The Lantern Theatre is based at Brighton’s much valued Academy of Creative Training, a drama school founded by Daniel Finlay and Jeanette Eddisford. Recent developments at the space have resulted in an upgraded, intimate theatre space as well as the new Finlay Bar, named after patron Frank Finlay. We are delighted to see a diverse range of theatre [productions at this year’s Brighton Fringe. Here are our recommendations.
Marie Lloyd Stole My Life takes us into the world of Victorian Music Hall. “elly Power, star of the Victorian Music Hall struck an early blow for women’s rights by owning her own properties and divorcing her husband. She was a household name and a huge success. Until her hit song was stolen by the young Marie Lloyd. This is the true tale of the soap opera that was Nelly’s life, set in the not-so-glamorous world of Victorian showbusiness. “
SafeProd bring Safer, a play that takes us into the world of being in a gay and inclusive rugby union team, “Inspired by the true stories of International Gay Rugby players, SAFER is a hard-hitting, tender and funny exploration of the toxic side of team sports and how one new team decided to tackle it head-on.”
RSVP bring I am Home, a physical verbatim theatre piece that focuses “on the perspectives of those who are living or have lived the homeless experience. From where home was, to what it has become and what it means to be homeless in 2022.”
Award-winning Sam Chittenden’s Chemistry is a must see at the Lantern. Her work always offers unique and deep perspectives. In this piece which is “set in a future world in which people can’t touch. Instead of sexual intercourse, babies are conceived through IVF, overseen by robot operators known as Fosterers. In order to maintain human involvement in the reproductive process, prospective parents are required to meet so they can approve their genetic matching and to agree to the child being raised by the Fosterers and taught from the Rulings. In one such pairing meeting, the sophisticated Bea and first-timer Jay try to navigate the process and their responses to each other.”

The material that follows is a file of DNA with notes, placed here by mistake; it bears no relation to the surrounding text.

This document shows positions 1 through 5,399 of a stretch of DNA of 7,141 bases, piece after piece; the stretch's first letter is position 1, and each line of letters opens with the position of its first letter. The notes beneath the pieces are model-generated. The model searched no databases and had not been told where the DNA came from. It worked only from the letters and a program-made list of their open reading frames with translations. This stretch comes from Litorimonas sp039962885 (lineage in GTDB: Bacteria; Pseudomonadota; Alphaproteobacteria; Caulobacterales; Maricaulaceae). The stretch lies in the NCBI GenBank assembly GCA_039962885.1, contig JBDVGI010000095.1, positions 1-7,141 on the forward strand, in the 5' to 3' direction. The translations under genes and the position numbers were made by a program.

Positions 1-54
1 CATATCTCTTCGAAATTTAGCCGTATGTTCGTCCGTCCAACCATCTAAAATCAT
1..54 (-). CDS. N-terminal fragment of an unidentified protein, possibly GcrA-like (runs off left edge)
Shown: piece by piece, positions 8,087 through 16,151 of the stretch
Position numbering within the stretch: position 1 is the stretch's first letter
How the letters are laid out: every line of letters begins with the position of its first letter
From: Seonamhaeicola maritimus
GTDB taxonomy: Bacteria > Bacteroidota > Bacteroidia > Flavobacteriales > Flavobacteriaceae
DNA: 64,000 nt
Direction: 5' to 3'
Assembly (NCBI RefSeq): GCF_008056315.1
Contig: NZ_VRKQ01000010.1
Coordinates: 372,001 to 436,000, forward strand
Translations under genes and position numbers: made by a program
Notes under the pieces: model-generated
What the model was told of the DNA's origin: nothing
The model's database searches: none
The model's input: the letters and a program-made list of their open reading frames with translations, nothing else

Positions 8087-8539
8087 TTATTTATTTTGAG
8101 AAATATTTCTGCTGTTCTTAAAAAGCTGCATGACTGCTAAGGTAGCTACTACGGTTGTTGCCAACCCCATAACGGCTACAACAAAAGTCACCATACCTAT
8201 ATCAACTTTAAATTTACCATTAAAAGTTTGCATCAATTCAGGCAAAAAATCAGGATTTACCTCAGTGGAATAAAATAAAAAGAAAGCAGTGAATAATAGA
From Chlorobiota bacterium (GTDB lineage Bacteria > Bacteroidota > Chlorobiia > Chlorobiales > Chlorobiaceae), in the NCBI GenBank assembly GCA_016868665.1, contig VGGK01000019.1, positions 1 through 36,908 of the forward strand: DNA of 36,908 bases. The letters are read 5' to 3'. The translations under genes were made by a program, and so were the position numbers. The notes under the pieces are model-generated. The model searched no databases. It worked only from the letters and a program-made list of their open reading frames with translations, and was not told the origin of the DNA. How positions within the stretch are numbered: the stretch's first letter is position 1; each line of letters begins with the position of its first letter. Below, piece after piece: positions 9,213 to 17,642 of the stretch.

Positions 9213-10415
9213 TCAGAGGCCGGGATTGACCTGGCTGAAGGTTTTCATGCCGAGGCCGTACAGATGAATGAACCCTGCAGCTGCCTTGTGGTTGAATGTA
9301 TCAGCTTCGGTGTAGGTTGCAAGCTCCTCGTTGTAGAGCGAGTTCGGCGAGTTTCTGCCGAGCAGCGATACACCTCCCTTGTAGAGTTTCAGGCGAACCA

The future is also explored in Days, from Twilight Theatre. in a “new play by award winning Brighton based playwright Susanne Crosby”. The play is set in “a future where the world is running out of energy, teams are looking for new ways to create power. One team suddenly comes up with an idea and plan that could solve everything, but this has disastrous unforeseen repercussions… and only one of them remembers. What starts as exciting and fun suddenly becomes a thriller race against time. A play about the moments that fuel our lives, about thinking things through; of risks, loyalty and love.”
And to complete a trio of futuristic offerings, this one also with an environmental theme, 2145 from Elk Productions, is billed as “Sci-Fi on a shoestring” and “a road trip to the future where no one knows who’s in control.”
Our pick of the Lantern has to be After All These Years. “A comedy about the passing of time… and memory… and love… and last chances”, we rated this company outstanding in 2021. “Relationships can be a delicate balance of hope, desire, memory, regret and much more besides, especially when two former showbiz couples think they know all there is to know about each other. But what secrets are quietly waiting for their cue to change things for ever?”
For a highly acclaimed “interactive, one man show exploring grief and obsession”, take a look at I Heart Michael Ball from Split Infinitive. “It’s the 10th bi-annual meeting of the Michael Ball Appreciation Society and Alex, their founder, has a special surprise to mark the occasion. Alex has been obsessed with Michael Ball since he was a young boy, when he first heard The Very Best of Michael Ball in his brother’s car. Just as the conductor directs his musicians, Alex orchestrates a fiendish plan to finally meet the blue-eyed boy from Bromsgrove.”
We’ll be adding a few more choices at the Lantern Theatre as the Fringe progresses.